After just the second day in conclave, cardinals of the Roman Catholic Chuch elected Jorge Mario Bergoglio of Argentina — the Archbishop of Buenos Aires, and a Jesuit — as the new pope. And while it is certainly significant that Bergoglio — who has taken the name Francis — is from Latin America, Catholics should not put too much stock in his ability or desire to force social changes within the church.
The cardinals were clearly trying to send a message of inclusion to Latin America, which makes up a significant plurality of the world’s Catholics. Francis is the first pope from the Americas, the first non-European pope in almost 1600 years and the first pope to choose the name “Francis” — a name that carries intense significance as a symbol of service to the poor.
Pope Francis has certainly lived up to his new name in the past. Known for eschewing the luxuries many cardinals enjoy, he chose a simple one-bedroom apartment over the lush palace in Buenos Aries that John Paul II stayed in when he visited the area. He is known to cook his own meals, take public transportation and spend significant amounts of time in the slums surrounding Buenos Aries.
And while this is a refreshing return to the Biblical roots of the Catholic faith and Christianity in general, there isn’t much more refreshment to be had. Francis sings tired tunes when it comes to homosexuality and birth control — two stances on which the church is becoming increasingly out of touch with their faithful. According to a recent Gallup poll, 82 percent of American Catholics believe birth control is morally OK, and a Pew Research Center poll found that almost 60 percent of Catholics approve of gay marriage — a higher percentage than the U.S. population at large.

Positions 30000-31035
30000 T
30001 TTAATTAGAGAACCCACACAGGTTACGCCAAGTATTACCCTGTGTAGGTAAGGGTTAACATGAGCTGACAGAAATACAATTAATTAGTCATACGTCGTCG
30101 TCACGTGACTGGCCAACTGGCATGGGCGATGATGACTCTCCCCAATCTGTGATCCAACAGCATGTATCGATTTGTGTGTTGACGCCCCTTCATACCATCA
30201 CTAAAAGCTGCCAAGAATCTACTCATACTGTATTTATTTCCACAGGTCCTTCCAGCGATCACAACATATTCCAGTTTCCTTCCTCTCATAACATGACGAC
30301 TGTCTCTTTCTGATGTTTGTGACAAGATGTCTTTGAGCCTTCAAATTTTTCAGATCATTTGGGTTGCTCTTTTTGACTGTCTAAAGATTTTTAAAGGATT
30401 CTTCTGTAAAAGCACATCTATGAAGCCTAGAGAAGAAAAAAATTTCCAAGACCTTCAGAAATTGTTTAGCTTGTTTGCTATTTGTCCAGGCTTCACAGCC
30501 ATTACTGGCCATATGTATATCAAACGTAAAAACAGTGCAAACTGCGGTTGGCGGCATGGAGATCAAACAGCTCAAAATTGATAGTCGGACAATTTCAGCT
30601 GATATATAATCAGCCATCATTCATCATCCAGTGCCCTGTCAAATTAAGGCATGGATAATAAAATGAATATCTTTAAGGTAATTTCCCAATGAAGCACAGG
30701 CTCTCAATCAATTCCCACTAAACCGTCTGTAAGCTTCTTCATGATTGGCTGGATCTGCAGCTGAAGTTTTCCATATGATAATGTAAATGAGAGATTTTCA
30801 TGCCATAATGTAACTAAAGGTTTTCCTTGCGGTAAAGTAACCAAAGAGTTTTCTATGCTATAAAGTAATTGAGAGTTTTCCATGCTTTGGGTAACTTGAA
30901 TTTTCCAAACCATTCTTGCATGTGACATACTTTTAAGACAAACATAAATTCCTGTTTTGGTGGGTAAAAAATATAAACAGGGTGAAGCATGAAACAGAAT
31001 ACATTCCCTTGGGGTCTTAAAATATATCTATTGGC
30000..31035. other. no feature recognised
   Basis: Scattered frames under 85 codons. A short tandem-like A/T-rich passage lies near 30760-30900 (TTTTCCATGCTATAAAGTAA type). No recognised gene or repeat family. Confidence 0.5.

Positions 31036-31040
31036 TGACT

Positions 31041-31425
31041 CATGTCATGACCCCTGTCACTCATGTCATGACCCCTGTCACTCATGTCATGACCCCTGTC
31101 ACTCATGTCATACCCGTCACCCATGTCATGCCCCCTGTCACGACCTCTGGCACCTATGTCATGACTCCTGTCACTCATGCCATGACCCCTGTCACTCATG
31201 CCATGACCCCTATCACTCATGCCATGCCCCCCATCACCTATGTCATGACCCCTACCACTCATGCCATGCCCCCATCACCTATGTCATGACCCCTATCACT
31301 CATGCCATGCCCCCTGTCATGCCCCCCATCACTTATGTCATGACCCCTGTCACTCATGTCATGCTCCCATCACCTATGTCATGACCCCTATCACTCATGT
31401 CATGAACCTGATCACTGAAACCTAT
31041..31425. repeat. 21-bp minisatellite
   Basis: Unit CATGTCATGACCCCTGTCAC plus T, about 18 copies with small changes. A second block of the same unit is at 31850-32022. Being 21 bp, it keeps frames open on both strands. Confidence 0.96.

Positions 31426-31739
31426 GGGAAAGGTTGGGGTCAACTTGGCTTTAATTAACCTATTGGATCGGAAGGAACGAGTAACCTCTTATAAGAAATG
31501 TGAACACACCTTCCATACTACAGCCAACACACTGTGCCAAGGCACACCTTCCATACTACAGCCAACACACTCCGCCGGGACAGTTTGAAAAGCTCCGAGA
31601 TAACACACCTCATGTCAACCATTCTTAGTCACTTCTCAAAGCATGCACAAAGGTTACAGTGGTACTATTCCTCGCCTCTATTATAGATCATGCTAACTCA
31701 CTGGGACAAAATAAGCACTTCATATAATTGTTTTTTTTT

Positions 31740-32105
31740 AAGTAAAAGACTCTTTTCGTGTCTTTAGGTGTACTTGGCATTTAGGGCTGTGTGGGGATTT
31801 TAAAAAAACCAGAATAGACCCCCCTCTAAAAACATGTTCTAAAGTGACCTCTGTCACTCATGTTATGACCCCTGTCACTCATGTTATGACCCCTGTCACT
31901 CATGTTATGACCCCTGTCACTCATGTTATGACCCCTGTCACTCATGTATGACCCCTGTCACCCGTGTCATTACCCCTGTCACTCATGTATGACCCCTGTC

Bergoglio strongly opposed legislation on same-sex marriage in Argentina, calling it “a ‘move’ from the Father of Lies that seeks to confuse and deceive the children of God.” He also claimed that gay couples adopting was a form of discrimination against children, a stance Argentine president Cristina Fernández de Kirchner said reminded her of “medieval times and the Inquisition.”
Women religious in the United States did receive the appointment of Francis well, and there is a glimmer of hope the new pope may open the doors for women to become more active in the Church.
“There’s a lot of promise in that (he’s a Jesuit),” NBC News quoted Erin Saiz Hanna, executive director of the Women’s Ordination Conference, which promotes women’s ordination as priests. “It’s a breath of fresh air,” she said, adding that Jesuits “are known to be more progressive.”
The best Catholics can probably hope for is that Francis will redirect the Church’s message back to a biblical call to serve the poor, and push attention away from hugely unpopular orthodoxy on gays and women.